The problem with tax deferred investments

If you’ve read much about investing or financial planning, you’ve heard the mantra about investing in tax deferred plans.

These plans come in many different forms (traditional IRAs (Individual Retirement Accounts), Roth IRAs, Simple IRAs, SEP IRAs, 401(k)s, Roth 401(k)s, Thrift Savings Plans, etc.), but they all provide the benefit of tax deferred savings.

For most investors, the problem isn’t understanding why tax deferred plans are a good idea, but in selecting what to do with the money they’ve put into these plans.

Most investors don’t even invest in these plans, frequently because they are overwhelmed by the options.

Many leave it in low returning money market accounts or chase the performance of the most recent “winners,” both ending up with poor returns, but for different reasons.

When my clients come to me with lists varying from 25 to 900 options, their question is always the same, “where should I put my money?”

I’ll admit right off, the answer isn’t easy. Because I make my living focusing on investments, I know how to pick good money managers. But there’s no reason to expect everyone to know how to do this.

When a plumbing leak occurs in my house, I call a plumber. When my car needs its timing belt changed, I take it to a maintenance professional. But, most people try to make the choice of where to invest their money on their own.

They usually ask a friend or relative, because they can trust such people. The problem is that they may end up with the blind leading the blind. A person can be trustworthy and still not know what they’re talking about. I wouldn’t ask my dad to change my timing belt unless I thought he knew what the heck he was doing.

The problem is that picking a money manager is notoriously difficult. A whole profession of consultants has sprung up to help people make this choice. Most of them, unfortunately, are paid commissions to sell certain funds. Others are entranced by the mathematical analysis of short term performance, which has the same utility as examining goat entrails.

No, the best way to find a good money manager is to ask a good money manager. Good investment managers tend to watch what other money managers do, and they have to spend a lot of time figuring out who is really good and who is just lucky. Because I’m in the field and follow the best managers closely, I know who’s good and who isn’t.

The secret is to watch their process. If you just look at their results, you may just be seeing luck. Even 20 year records can be built on sand if their process is flawed. If you had asked the folks in New Orleans about the levy before and then after Katrina, you would have heard two very different opinions. Past performance is no guarantee of future results.

If their process is sound, the results will take care of itself, even if their record doesn’t look great in the short term. In the late 1990s, a lot of money managers were dumped because “they didn’t get the ‘net.” Look at their records now and you’ll see that process is much more important than a 1, 3 or 5 year records, especially if you’re investing for the long run.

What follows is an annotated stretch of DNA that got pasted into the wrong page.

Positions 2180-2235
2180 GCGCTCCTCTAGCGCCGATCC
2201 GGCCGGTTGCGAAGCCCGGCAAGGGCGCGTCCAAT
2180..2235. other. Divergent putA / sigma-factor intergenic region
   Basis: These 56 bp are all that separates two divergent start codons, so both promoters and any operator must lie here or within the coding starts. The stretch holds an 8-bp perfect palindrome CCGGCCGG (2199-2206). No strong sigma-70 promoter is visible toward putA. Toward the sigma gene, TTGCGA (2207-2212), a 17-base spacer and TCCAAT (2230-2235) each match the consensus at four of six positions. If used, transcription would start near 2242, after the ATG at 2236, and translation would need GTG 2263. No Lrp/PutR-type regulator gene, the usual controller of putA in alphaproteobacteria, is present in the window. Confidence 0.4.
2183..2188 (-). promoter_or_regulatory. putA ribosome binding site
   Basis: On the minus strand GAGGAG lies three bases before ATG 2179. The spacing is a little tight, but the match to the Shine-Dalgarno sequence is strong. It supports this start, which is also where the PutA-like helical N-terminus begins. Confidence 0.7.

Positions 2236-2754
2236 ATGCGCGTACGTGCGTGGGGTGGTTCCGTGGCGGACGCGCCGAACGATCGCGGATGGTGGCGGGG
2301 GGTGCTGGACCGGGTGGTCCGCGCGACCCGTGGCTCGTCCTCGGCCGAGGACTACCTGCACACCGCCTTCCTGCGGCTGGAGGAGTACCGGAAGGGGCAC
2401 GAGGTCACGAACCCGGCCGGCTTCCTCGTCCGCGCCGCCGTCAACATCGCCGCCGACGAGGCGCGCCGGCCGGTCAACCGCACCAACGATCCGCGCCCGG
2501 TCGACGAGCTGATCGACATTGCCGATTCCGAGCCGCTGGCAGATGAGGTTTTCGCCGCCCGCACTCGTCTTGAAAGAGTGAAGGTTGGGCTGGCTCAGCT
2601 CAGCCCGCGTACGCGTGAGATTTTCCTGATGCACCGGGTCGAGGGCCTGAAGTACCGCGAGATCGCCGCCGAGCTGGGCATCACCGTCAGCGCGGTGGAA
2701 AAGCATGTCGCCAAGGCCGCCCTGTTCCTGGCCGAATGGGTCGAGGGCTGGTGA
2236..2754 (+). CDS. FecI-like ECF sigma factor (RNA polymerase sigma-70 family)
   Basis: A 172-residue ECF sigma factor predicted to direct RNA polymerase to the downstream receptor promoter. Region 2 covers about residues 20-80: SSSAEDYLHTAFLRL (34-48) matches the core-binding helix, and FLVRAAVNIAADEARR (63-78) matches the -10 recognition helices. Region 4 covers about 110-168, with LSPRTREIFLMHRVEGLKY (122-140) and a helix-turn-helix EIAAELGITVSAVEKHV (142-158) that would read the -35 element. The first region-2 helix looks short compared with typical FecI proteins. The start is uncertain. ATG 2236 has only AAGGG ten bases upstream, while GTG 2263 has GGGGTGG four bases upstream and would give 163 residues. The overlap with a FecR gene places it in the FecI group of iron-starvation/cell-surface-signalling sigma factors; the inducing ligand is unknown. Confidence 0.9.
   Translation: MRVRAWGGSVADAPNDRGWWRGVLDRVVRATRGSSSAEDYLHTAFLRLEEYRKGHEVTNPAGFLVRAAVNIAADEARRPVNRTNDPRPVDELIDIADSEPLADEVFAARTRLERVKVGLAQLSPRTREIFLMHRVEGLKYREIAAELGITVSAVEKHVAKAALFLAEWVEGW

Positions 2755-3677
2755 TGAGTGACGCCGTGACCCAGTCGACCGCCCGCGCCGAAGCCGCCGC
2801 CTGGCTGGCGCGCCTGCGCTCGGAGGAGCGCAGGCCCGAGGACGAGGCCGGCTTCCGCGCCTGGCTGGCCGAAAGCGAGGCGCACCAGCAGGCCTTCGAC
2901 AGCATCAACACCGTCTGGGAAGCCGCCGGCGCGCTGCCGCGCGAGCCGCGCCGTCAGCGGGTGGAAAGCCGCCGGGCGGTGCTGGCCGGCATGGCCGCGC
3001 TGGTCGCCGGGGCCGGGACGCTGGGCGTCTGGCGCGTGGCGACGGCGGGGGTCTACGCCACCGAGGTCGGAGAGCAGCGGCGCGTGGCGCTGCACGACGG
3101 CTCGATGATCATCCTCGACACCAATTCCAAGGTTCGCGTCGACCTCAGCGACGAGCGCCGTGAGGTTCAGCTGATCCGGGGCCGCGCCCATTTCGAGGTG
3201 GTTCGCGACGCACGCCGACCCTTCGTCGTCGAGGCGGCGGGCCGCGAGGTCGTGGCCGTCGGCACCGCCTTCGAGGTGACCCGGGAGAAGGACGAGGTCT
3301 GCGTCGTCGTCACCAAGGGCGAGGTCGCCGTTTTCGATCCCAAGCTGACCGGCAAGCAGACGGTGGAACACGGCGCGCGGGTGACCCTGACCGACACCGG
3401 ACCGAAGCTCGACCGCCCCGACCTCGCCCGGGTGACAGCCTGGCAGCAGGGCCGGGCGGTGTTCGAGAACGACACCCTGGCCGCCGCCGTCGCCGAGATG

To solve the problem with tax deferred investments, people will have to spend more time either learning how to pick managers, or in finding people who can pick managers. I think the best approach is to ask investment managers who are good investors themselves, and to focus on process over results.

Nothing in this blog should be considered investment, financial, tax, or legal advice. The opinions, estimates and projections contained herein are subject to change without notice. Information throughout this blog has been obtained from sources believed to be accurate and reliable, but such accuracy cannot be guaranteed.

One of the best ways to find investment ideas

Over the years, I’ve found that one of the best ways to find great new investment ideas is to look at what other great managers, with excellent long term records, are buying.

Every manager with over $100 million under management has to file something called a form 13f with the Securities and Exchange Commission (SEC) at least 45 days after the close of the quarter. Every mid February, May, August and October you can find out what the portfolios of the best money managers in the country look like. In fact, by comparing their most recent 13f to the previous quarter’s 13f, you can figure out exactly what they are buying, selling and holding.

This provides a great tool for generating additional investment ideas to look in to. And, these filers even include hedge funds managers, so if you know who they are, you can see what they’ve done with their portfolios every quarter, too.

I’ve worked pretty hard to generate my list of managers that I look at every quarter, so I’m not willing to share it. But, I can tell you that researching managers with great long term track records is a great place to start.

Nothing in this blog should be considered investment, financial, tax, or legal advice. The opinions, estimates and projections contained herein are subject to change without notice. Information throughout this blog has been obtained from sources believed to be accurate and reliable, but such accuracy cannot be guaranteed.